Emily Shardlow tries out Porto Bello in Abu Dhabi and finds the chefs need to concentrate more on the basics and less on culinary flourishes
Porto Bello, the Italian restaurant at the Grand Millennium Al Wahda, is not a restaurant that oozes character. It occupies a large space on the ground floor of the hotel and has an unmistakable lobby feel to it. The room is large and cavernous, with sparsely decorated walls which creates a sense of sterility far removed from the cosy, convivial atmosphere you might associate with a local Italian.
The restaurant offers a menu suitable for people with diabetes and when we visited, they also had a shortlist of seasonal specials, both of which are commendable endeavours. Unfortunately though, the feeling that I took way from our meal was that in terms of both the service and food, Porto Bello is missing the mark.
Bottles of good-quality olive oil and balsamic vinegar were placed in front of us with some ceremony. A bread basket arrived a while later, after some prompting from my friend, as did a little pot of sun-dried tomato pesto. However, it fizzed unpleasantly in the mouth, suggesting that it was past its best.
A complimentary amuse bouche - the little bite, intended to cleanse the palate and enliven the taste buds for the meal ahead - came in the form of a shot glass containing crumbled pieces of biscuit, which were topped with a spoonful of apple sorbet and a spritz of foam. It was sickly sweet and would have been far more appropriate as a pre-dessert: eaten as a precursor to a three-course meal, it just felt wrong.
A wild mushroom and barley broth selected from the seasonal menu was by the far the better of our two starters. The chunky mushrooms were nice and tender and the portion was hearty, although the stock did lack depth of flavour.
The menu claimed that the scallops were filled with burrata cheese. Unfortunately, they were overcooked and therefore so dry and chewy, it was impossible to tell.
You also have to question the logic of doing this in the first place: burrata is made from a layer of stretched mozzarella which is formed into a pouch and filled with cream and more mozzarella pieces. Part of the joy of eating this cheese is piercing the skin, to see and then taste, the buttery liquid that oozes out. To inject this cheese into the centre of a scallop seems nonsensical.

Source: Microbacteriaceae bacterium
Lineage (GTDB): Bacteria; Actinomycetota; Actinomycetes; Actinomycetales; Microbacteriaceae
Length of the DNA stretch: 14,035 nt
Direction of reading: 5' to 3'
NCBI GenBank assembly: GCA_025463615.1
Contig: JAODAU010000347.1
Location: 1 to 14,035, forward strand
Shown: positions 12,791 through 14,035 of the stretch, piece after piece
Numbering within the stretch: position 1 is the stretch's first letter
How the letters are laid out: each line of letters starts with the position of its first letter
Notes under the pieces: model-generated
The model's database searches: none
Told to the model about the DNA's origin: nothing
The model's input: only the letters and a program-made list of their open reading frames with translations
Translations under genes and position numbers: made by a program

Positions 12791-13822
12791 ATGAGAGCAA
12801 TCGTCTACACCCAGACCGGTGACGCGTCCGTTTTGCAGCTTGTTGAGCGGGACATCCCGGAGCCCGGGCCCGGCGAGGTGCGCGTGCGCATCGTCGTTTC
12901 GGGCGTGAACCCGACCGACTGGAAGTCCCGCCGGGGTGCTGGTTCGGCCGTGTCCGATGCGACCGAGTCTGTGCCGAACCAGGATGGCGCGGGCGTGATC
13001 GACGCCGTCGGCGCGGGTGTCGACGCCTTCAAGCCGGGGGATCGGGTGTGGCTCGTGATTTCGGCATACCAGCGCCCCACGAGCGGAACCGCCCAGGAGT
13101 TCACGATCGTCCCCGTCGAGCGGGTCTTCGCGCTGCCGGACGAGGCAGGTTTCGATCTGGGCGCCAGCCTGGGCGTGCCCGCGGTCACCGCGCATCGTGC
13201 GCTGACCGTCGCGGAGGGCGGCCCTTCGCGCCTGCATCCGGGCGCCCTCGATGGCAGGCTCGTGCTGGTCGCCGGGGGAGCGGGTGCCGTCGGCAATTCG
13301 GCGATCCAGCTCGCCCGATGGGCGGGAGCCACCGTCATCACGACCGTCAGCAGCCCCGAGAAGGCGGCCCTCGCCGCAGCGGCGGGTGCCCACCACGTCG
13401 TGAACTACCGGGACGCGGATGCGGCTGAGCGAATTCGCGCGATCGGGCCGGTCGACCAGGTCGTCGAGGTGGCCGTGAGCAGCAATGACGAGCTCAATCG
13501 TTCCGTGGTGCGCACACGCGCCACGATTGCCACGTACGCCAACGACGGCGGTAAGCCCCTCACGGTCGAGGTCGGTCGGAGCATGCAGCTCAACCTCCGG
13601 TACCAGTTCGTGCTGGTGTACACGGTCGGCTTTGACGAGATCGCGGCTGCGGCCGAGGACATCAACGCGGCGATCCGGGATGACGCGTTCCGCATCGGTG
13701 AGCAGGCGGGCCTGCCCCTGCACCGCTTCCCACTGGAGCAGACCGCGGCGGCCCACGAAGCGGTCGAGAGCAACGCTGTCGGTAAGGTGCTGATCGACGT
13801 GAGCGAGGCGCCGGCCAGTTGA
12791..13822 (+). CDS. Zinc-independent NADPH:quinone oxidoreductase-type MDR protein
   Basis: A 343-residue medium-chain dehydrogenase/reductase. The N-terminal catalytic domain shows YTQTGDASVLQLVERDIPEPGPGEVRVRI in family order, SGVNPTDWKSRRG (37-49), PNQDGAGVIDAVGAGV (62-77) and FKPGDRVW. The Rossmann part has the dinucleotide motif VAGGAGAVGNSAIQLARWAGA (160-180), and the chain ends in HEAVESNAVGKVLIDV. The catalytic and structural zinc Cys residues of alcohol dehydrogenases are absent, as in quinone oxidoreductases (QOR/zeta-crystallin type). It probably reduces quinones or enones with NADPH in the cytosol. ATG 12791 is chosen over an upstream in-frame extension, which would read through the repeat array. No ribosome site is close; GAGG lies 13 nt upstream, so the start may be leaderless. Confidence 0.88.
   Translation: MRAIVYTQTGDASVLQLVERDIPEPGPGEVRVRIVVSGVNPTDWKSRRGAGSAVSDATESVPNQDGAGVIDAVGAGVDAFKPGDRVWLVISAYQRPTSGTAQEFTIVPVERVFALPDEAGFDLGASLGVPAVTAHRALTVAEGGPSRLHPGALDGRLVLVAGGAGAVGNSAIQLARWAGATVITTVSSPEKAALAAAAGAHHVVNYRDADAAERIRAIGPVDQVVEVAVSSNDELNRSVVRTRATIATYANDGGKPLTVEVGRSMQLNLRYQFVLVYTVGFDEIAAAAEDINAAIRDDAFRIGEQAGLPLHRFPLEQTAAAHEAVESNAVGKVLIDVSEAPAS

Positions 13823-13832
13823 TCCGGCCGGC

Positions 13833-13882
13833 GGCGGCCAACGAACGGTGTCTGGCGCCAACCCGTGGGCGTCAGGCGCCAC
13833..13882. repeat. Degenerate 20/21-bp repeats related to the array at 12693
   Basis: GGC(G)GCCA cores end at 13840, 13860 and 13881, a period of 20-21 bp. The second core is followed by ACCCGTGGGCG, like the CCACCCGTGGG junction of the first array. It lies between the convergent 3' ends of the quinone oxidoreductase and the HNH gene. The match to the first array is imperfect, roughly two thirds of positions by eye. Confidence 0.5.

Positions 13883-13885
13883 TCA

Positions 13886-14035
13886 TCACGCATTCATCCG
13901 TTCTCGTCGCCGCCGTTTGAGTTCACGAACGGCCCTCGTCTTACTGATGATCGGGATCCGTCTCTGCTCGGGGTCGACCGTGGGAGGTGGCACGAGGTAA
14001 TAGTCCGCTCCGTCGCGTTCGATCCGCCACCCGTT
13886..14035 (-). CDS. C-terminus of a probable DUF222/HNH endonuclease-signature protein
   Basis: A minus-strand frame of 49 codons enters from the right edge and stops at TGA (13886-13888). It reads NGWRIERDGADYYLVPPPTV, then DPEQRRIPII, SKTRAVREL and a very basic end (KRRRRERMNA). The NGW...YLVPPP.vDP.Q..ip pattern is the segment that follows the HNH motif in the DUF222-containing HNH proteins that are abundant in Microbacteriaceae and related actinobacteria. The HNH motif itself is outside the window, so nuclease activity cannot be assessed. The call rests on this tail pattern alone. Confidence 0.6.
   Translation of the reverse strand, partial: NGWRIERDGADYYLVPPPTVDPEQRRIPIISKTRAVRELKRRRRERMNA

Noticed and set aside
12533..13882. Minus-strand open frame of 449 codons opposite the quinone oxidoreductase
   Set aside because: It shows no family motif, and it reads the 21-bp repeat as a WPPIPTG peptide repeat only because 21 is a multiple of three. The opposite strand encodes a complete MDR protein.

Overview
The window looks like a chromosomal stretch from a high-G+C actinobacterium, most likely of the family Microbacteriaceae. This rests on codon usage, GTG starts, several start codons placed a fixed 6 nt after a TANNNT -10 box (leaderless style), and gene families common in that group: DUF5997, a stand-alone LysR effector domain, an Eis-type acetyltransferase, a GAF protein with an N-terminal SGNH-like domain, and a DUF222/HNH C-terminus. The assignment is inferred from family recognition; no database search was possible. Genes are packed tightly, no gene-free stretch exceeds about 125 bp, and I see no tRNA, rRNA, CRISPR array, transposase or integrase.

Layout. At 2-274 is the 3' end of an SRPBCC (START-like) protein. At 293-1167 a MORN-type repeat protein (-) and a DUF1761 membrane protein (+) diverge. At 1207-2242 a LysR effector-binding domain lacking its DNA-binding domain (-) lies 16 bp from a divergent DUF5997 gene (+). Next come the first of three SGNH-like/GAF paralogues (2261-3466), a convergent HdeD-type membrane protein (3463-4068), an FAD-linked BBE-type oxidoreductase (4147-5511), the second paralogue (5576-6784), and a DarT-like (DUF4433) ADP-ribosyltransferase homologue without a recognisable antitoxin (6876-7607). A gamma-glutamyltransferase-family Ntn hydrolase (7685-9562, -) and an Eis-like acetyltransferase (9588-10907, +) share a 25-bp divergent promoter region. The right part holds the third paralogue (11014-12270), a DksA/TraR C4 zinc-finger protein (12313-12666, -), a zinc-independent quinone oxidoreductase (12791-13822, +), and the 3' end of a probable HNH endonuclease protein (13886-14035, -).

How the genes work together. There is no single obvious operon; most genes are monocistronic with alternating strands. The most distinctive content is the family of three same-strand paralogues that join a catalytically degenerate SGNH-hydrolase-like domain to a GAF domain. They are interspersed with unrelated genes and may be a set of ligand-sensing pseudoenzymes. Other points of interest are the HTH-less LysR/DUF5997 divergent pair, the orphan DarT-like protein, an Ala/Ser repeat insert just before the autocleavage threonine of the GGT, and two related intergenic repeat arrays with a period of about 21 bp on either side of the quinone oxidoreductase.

The scallops were served with finely chopped celery swimming in a tart vinaigrette, garnished with a sprig of frisée and three thick slivers of truffle, which were coarse, dry and devoid of both aroma and flavour.
Black cod "in a black olive and potato crust", was actually black cod with a sharp, overpowering olive crust, served on a bed of roasted potatoes that looked as if they should have had a crisp, crunchy exterior, but were in fact soft and soggy. A side order of spinach was woeful: the leaves were gritty and underseasoned and left a slimy, unpleasant taste in the mouth.
Guinea fowl had been deboned, rolled and stuffed with chicken liver, before being coated in a layer of chewy, fried breadcrumbs. The meat was tender enough, although it veered towards dry in the centre, while the flavour of the chicken liver was only felt intermittently.
A Jerusalem artichoke purée was properly seasoned, if a little oily, and the thick, rich, meaty sauce drizzled around the edge was just fine.
A side order of polenta-topped Parmesan was the highlight of the meal.
The pear and ricotta tart that I had for dessert was another disappointment. It was clearly served straight from the refrigerator, meaning that it was far too cold. The pastry was soggy and undercooked while the poached pear was almost impossible to cut without a knife - we didn't have one.
At Porto Bello it feels as if the chefs are trying and failing to do too much. They are so caught up in their attempts at culinary flourishes and finishing touches - slicks of sauce, mousses and foams - that they've lost sight of the basics. And that can never be a good thing.
A meal for two at Porto Bello, Grand Millennium Al Wahda costs Dh547, for reservations call 04 443 9999. Reviewed meals are paid for by The National and reviews are conducted incognito